The Ministry of Agriculture and Rural Development (MARD), the lead agency for REDD+ in Vietnam, had its own gender strategy for 2011–2015 that included measures to ensure gender equality, and clearly defined the roles of leaders of its units and departments. Vietnam’s National Forest Strategy (2006–2020) provided a promising platform for mainstreaming gender, as it acknowledged the need to develop the capacity of forestry officials to address gender issues, establish a full-time gender focal unit to institutionalize gender mainstreaming, and promote gender-sensitive research and monitoring. However, a lack of institutional capacity, including human and financial resources, as well as contradictory institutional procedures and practices, have impeded these efforts. For instance, training is provided to only a few members of the Committee for Advancement of Women and has not been mainstreamed throughout MARD (Pham et al. 2016[3]). These issues increase the risk of gender equity being deprioritized within REDD+ projects. Recommendations for future forest plans include detailed guidance on how gender mainstreaming should be carried out at the provincial, district and community levels; clear monitoring of government commitments to the increased participation of women in decision-making positions; increasing the target number for women’s representation in leadership roles and on management boards; policies, measures and incentives structures inside the institutions to encourage true participation of women; and at the village and commune levels, REDD+ and PES programmes that increase their access to information and resources (Pham and Brockhaus 2016[4]).

In Indonesia, the MRV system for REDD+ projects has been designed as a top-down system (Ochieng et al. 2016[5]). While there are efforts to build up local or provincial governments’ capacities to engage in forest MRV for REDD+ projects, the technical capacity across jurisdictions varies (Ochieng et al. 2018[6]). For example, the East Kalimantan project under the Forest Carbon Partnership Facility’s Carbon Fund scheme has been quite advanced, as the jurisdiction has been equipped with training and capacity building, with intermediaries such as elected NGOs, government institutions, banking institutions, non-bank financial institutions and other legal institutions used to support communities that lack the technical capacity to develop reports (Benefit Sharing Plan, East Kalimantan Jurisdictional Emissions Reduction, 2020, 27[7]). Yet this is not the norm, with overall provincial MRV across the country being underdeveloped (Bhomia et al. 2021[8]). This suggests there are ample opportunities to develop the capacity of local people to engage in MRV activities within forest management plans.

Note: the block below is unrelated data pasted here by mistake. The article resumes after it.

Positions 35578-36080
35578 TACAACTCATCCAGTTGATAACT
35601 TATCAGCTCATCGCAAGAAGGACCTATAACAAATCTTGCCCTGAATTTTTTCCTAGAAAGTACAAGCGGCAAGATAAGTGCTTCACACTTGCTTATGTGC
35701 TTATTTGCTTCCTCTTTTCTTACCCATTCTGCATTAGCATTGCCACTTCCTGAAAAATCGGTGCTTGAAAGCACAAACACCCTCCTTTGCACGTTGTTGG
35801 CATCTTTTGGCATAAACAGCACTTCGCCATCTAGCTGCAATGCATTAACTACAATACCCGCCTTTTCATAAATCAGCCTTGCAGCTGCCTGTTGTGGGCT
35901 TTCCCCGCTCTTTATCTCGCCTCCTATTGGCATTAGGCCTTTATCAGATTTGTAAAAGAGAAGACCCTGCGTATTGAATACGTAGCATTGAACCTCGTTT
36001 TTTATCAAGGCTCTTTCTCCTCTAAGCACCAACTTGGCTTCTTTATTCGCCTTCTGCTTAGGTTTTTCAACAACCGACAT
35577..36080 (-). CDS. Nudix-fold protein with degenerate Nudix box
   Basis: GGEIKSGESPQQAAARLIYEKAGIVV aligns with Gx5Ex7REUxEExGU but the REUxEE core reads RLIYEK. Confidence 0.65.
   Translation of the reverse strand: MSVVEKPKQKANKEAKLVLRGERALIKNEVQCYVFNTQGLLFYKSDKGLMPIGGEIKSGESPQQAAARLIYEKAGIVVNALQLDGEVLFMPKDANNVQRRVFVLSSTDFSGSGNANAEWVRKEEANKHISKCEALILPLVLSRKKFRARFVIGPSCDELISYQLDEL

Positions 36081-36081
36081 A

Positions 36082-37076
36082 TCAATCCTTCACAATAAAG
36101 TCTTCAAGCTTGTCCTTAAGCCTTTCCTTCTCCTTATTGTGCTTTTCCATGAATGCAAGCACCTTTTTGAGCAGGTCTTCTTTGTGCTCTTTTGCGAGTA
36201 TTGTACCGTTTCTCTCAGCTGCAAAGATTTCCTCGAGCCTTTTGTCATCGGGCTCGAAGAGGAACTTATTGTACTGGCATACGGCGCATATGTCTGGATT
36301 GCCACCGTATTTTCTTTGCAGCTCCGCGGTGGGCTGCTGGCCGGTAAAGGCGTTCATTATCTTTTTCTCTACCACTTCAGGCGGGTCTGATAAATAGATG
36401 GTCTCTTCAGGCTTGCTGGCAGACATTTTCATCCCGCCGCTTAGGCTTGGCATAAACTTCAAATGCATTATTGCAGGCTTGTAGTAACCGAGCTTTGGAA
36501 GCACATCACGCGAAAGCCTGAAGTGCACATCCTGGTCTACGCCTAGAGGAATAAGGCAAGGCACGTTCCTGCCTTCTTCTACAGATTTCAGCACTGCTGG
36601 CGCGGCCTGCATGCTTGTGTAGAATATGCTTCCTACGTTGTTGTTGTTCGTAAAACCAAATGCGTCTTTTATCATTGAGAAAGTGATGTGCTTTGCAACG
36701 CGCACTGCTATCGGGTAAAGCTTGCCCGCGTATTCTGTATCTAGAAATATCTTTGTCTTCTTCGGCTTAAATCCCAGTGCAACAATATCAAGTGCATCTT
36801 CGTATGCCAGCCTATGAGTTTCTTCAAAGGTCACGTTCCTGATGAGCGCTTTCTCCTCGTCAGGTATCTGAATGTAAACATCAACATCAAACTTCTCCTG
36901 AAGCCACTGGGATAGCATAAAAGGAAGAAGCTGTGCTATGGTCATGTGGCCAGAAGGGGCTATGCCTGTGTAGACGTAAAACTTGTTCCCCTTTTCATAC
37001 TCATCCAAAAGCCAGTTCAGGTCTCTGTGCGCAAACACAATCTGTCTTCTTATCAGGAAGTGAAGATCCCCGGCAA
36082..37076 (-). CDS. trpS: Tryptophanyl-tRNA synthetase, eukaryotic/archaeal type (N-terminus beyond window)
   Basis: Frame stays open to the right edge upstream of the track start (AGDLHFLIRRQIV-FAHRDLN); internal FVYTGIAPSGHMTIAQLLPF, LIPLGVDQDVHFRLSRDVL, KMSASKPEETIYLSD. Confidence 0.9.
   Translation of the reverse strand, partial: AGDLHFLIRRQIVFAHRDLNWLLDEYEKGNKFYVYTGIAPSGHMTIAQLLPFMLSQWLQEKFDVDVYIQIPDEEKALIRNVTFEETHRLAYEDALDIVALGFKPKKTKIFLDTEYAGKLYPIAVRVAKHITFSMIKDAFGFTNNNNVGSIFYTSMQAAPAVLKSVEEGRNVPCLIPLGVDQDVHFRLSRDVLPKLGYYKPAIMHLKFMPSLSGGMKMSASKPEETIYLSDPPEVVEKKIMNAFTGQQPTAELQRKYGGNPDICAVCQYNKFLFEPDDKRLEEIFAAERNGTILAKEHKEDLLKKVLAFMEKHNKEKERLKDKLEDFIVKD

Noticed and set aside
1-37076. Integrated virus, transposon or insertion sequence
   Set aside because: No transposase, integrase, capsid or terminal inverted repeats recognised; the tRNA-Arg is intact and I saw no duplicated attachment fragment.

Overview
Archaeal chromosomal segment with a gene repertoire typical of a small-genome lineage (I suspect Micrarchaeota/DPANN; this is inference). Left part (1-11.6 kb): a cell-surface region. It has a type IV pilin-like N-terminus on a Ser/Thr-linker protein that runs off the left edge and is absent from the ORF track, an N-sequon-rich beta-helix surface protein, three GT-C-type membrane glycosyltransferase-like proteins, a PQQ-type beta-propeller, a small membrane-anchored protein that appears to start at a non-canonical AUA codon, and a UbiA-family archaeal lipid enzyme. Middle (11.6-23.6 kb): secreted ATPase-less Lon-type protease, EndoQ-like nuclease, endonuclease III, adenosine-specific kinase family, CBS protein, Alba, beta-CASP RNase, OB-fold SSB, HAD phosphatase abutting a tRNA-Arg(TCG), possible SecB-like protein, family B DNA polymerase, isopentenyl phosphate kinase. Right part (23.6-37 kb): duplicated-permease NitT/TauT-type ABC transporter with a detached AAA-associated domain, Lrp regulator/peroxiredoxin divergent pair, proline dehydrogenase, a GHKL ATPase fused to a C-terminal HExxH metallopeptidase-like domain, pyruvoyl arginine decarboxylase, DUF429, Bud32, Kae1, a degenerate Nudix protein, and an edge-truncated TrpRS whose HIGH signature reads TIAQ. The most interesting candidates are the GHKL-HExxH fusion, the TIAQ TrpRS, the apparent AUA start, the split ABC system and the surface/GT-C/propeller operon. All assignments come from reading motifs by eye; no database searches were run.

A study examining the environmental, social and economic impacts of Payment for Forest Environmental Services (PFES) in Son La province in Vietnam – the longest standing implementation of a PFES scheme in the country – found that data collection is politicized to serve central, provincial and district government interests. As PFES relates to forest status, violation cases, PFES payments and payment distribution, three different government agencies have been collecting national and provincial data on PFES since the programme’s commencement in 2009, but not on socioeconomic indicators. Consequently, a lack of available data on forest cover and household incomes before and after PFES makes it difficult to fully confirm PFES additionality, and the absence of available baseline data on PFES undermines the accuracy and rigour of PFES impact assessments. The three government agencies also collect data using different approaches and reporting timelines. For example, the Son La Forest Protection and Development Fund needs to report on forests in December, the Son La Forest Protection Department in February, and the Son La Statistics Department in June. Different reporting timelines result in different conclusions about PFES impacts. Even when data is available, politics can influence data collection approaches, processes and outcomes. This highlights the need to have transparent, inclusive and independent mechanisms, such as independent monitoring and evaluation systems, to enhance data accountability and transparency (Pham et al. 2020[9]).